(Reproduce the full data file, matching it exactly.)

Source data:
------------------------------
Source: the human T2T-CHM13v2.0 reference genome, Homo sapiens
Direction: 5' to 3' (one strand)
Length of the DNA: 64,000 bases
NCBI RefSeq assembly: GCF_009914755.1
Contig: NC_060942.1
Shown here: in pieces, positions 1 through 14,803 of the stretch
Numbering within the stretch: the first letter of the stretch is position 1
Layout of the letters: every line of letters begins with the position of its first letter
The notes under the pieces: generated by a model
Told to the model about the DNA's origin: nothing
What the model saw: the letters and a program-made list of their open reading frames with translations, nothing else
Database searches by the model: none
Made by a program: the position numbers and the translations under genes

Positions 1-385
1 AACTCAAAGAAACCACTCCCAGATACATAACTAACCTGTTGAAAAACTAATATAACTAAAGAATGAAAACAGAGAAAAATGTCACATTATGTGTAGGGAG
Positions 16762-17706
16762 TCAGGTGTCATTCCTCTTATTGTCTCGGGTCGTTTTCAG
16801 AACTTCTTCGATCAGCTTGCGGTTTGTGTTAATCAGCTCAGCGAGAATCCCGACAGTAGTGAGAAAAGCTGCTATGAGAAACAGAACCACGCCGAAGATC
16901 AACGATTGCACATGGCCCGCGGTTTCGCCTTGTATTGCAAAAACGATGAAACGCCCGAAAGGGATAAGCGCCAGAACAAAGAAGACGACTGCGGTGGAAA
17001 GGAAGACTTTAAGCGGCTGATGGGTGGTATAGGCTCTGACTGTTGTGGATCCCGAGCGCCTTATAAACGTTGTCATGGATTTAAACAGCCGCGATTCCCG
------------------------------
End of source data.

Source: the human T2T-CHM13v2.0 reference genome, Homo sapiens
Direction: 5' to 3' (one strand)
Length of the DNA: 64,000 bases
NCBI RefSeq assembly: GCF_009914755.1
Contig: NC_060942.1
Shown here: in pieces, positions 1 through 14,803 of the stretch
Numbering within the stretch: the first letter of the stretch is position 1
Layout of the letters: every line of letters begins with the position of its first letter
The notes under the pieces: generated by a model
Told to the model about the DNA's origin: nothing
What the model saw: the letters and a program-made list of their open reading frames with translations, nothing else
Database searches by the model: none
Made by a program: the position numbers and the translations under genes

Positions 1-385
1 AACTCAAAGAAACCACTCCCAGATACATAACTAACCTGTTGAAAAACTAATATAACTAAAGAATGAAAACAGAGAAAAATGTCACATTATGTGTAGGGAG
Positions 16762-17706
16762 TCAGGTGTCATTCCTCTTATTGTCTCGGGTCGTTTTCAG
16801 AACTTCTTCGATCAGCTTGCGGTTTGTGTTAATCAGCTCAGCGAGAATCCCGACAGTAGTGAGAAAAGCTGCTATGAGAAACAGAACCACGCCGAAGATC
16901 AACGATTGCACATGGCCCGCGGTTTCGCCTTGTATTGCAAAAACGATGAAACGCCCGAAAGGGATAAGCGCCAGAACAAAGAAGACGACTGCGGTGGAAA
17001 GGAAGACTTTAAGCGGCTGATGGGTGGTATAGGCTCTGACTGTTGTGGATCCCGAGCGCCTTATAAACGTTGTCATGGATTTAAACAGCCGCGATTCCCG